After 2007, the fear of another housing bubble and crash is palpable. Everyone is terrified that if they buy a house, there will be robo-signed foreclosures, massive losses in home values, and a huge economic slowdown.
We don’t believe that we’re in another housing bubble and here are the reasons why:
- The price of houses are higher than they were in 2008, after the crash, but they aren’t even at the prices they should be if you account for inflation alone. Even though home prices are up, if you started with 2006 prices and only adjust for inflation, they are lagging behind by about 15%.
- While the banks are slowly beginning to unclench their mortgage fists, they aren’t anywhere near as lenient as they were in 2006. Twelve years ago, you didn’t really even need an income to be able to get a mortgage. Today, it’s a lot tougher. You have to actually qualify for the loan. Things are definitely not as lax and dangerous as they were in 2006.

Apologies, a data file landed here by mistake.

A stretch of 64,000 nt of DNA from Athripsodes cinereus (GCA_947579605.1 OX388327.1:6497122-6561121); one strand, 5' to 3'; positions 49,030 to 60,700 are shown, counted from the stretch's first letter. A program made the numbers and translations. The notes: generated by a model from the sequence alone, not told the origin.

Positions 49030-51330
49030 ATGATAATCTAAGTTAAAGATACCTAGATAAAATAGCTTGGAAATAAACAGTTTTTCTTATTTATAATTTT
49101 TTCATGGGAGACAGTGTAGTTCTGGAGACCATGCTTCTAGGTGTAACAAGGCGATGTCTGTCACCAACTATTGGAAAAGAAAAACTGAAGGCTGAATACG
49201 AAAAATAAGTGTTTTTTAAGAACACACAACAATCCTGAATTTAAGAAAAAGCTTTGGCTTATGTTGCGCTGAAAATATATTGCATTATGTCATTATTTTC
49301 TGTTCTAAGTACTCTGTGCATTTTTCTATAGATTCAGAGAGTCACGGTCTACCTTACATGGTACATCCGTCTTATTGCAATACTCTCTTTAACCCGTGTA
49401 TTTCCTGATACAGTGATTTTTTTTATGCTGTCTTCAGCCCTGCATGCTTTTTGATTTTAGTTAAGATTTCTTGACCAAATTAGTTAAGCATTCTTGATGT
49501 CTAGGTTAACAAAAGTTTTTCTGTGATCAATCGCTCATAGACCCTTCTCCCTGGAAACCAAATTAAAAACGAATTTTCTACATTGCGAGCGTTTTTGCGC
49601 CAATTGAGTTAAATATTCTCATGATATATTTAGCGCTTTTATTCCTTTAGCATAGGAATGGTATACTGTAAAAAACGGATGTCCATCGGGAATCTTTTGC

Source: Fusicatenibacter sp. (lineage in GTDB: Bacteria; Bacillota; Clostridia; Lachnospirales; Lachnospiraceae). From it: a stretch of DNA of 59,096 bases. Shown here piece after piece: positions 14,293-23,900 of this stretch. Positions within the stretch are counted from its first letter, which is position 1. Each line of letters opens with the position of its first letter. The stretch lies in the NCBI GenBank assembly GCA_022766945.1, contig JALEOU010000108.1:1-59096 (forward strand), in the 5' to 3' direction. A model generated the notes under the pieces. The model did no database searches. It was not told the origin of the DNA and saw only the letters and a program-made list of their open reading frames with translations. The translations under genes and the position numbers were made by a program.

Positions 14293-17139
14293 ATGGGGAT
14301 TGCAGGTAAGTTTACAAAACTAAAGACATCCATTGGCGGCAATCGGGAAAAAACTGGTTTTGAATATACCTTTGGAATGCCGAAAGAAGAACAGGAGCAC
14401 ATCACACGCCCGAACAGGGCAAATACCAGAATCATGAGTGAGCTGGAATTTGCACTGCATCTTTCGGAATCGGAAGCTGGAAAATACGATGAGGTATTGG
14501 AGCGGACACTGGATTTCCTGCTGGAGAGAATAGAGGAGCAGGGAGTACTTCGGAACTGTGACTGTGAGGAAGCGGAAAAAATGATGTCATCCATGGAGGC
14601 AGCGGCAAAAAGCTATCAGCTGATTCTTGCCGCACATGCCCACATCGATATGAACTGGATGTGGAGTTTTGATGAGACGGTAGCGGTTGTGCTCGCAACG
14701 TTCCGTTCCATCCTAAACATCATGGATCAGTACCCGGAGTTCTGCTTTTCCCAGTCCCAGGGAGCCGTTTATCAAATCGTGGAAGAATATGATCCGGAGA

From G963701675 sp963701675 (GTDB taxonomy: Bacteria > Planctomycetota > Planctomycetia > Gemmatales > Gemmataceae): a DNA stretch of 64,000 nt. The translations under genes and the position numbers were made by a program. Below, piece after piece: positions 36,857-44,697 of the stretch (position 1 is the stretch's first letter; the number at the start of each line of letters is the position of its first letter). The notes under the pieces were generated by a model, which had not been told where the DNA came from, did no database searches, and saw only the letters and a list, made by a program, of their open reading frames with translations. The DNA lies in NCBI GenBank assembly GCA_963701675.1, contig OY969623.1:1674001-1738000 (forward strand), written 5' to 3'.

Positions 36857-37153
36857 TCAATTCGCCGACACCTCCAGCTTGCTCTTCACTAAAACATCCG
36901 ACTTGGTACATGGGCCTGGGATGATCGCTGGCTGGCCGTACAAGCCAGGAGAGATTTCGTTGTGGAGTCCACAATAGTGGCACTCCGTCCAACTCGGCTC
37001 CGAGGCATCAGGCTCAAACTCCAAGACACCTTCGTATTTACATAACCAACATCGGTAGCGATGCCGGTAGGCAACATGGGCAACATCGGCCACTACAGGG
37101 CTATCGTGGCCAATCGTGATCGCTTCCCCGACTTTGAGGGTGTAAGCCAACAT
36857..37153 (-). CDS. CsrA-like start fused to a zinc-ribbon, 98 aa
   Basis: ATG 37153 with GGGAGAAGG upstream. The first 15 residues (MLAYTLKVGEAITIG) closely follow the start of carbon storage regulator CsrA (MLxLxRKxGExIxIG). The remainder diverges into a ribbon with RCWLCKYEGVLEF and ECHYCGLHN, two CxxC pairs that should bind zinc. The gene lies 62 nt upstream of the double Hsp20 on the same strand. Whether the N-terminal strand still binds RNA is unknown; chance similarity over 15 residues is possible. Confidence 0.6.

- Homes are more affordable, as a percentage of income, than they were in the last housing boom. Since interest rates are low and seem to be staying that way, it’s likely that we’ll see mortgage prices stay low enough to be affordable. This doesn’t mean that every market is affordable for everyone, but overall, the housing market in the US is more affordable, as a percentage of income, than during the last housing bubble.
- There are many, many less foreclosures each year than there were, even years before the bubble burst. When the last housing boom was going on, there were about 60% more foreclosures per year than there are now. Those houses were flooding the market creating too much supply and were being sold at huge discounts. All of this movement made the market weak and caused supply to outstrip demand. That’s not what’s happening now. Now we have a modest foreclosure rate and the supply is a little behind demand, which is where we want it to be for long-term stability.
The fear of another housing crash is legitimate, but there are no indications that it will happen again. Supply is low, but steady. Interest is staying low enough to keep homes affordable. And mortgage companies aren’t giving and taking away like they did in the early 2000’s. Be cautious, but for now, all sign point to a healthy housing market for the foreseeable future.